Severe coronavirus disease 2019 (COVID-19) has been associated with T cell lymphopenia, but no causal effect of T cell deficiency on disease severity has been established. To investigate the specific role of T cells in recovery from severe acute respiratory syndrome coronavirus 2 (SARS-CoV-2) infections, we studied rhesus macaques that were depleted of either CD4+, CD8+, or both T cell subsets prior to infection. Peak virus loads were similar in all groups, but the resolution of virus in the T cell-depleted animals was slightly delayed compared to that in controls. The T cell-depleted groups developed virus-neutralizing antibody responses and class switched to IgG. When reinfected 6 weeks later, the T cell-depleted animals showed anamnestic immune responses characterized by rapid induction of high-titer virus-neutralizing antibodies, faster control of virus loads, and reduced clinical signs. These results indicate that while T cells play a role in the recovery of rhesus macaques from acute SARS-CoV-2 infections, their depletion does not induce severe disease, and T cells do not account for the natural resistance of rhesus macaques to severe COVID-19. Neither primed CD4+ nor CD8+ T cells appeared critical for immunoglobulin class switching, the development of immunological memory, or protection from a second infection. IMPORTANCE Patients with severe COVID-19 often have decreased numbers of T cells, a cell type important in fighting most viral infections. However, it is not known whether the loss of T cells contributes to severe COVID-19 or is a consequence of it. We studied rhesus macaques, which develop only mild COVID-19, similar to most humans. Experimental depletion of T cells slightly prolonged their clearance of virus, but there was no increase in disease severity. Furthermore, they were able to develop protection from a second infection and produced antibodies capable of neutralizing the virus. They also developed immunological memory, which allows a much stronger and more rapid response upon a second infection. These results suggest that T cells are not critical for recovery from acute SARS-CoV-2 infections in this model and point toward B cell responses and antibodies as the essential mediators of protection from re-exposure.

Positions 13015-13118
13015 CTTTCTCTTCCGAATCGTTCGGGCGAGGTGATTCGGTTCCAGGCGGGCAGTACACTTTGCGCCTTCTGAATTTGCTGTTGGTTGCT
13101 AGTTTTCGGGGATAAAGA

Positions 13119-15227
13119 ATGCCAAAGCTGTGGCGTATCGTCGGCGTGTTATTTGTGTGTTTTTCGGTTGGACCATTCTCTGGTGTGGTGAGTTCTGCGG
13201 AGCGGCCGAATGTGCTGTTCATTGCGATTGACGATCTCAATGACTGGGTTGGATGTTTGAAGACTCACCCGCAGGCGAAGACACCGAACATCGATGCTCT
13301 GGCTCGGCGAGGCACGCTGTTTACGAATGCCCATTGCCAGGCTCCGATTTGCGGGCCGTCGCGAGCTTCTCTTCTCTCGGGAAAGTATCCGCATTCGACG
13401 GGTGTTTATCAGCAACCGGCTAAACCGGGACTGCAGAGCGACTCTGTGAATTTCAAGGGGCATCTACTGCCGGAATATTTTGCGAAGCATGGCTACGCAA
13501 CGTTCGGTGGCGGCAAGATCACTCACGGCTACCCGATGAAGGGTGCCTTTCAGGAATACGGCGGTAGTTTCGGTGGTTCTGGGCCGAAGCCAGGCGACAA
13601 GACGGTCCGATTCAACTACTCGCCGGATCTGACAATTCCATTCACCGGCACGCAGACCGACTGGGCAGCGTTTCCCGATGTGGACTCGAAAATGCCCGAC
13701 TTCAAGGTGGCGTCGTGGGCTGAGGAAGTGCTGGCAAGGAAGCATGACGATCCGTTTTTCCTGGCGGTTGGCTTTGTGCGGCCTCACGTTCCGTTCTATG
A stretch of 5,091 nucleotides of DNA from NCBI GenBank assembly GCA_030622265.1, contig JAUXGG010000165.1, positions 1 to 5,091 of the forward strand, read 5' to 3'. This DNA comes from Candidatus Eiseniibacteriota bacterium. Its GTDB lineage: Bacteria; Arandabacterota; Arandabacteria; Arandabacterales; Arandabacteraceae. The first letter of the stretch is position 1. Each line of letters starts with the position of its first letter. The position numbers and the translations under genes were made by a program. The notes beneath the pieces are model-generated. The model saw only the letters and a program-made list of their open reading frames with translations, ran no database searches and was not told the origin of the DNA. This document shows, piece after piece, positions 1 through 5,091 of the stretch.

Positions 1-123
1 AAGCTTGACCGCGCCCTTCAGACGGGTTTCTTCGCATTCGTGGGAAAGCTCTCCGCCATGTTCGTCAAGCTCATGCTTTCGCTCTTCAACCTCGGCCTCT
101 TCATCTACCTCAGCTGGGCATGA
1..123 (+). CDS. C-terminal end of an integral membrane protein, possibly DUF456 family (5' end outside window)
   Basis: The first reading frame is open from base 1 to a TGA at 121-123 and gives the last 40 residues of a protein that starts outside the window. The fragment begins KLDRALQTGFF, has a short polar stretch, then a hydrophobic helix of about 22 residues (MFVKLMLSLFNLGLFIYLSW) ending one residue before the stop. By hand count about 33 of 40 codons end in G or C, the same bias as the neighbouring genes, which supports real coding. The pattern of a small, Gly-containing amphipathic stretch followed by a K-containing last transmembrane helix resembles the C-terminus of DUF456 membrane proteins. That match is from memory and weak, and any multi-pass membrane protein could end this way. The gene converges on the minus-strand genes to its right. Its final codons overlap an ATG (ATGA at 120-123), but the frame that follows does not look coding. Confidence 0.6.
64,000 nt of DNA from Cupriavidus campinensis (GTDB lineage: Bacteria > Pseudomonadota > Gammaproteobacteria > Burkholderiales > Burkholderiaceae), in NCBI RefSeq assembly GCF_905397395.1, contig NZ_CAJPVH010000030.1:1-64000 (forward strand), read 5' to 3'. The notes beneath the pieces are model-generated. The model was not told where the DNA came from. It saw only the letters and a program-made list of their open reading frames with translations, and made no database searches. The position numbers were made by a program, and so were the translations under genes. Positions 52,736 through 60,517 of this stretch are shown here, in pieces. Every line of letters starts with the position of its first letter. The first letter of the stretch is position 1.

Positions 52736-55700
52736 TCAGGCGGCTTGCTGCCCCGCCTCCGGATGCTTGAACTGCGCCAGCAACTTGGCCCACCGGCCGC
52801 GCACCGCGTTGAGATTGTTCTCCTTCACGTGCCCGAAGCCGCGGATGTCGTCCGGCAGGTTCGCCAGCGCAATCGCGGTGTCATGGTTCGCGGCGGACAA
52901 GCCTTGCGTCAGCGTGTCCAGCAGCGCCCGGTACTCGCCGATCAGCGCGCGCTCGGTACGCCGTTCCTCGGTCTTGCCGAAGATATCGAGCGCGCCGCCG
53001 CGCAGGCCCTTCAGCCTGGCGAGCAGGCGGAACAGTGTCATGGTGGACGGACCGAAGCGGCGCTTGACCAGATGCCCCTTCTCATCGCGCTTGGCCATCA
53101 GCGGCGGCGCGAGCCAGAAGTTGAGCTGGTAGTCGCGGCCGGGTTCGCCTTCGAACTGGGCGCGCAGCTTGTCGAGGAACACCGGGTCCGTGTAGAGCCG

Subject(s)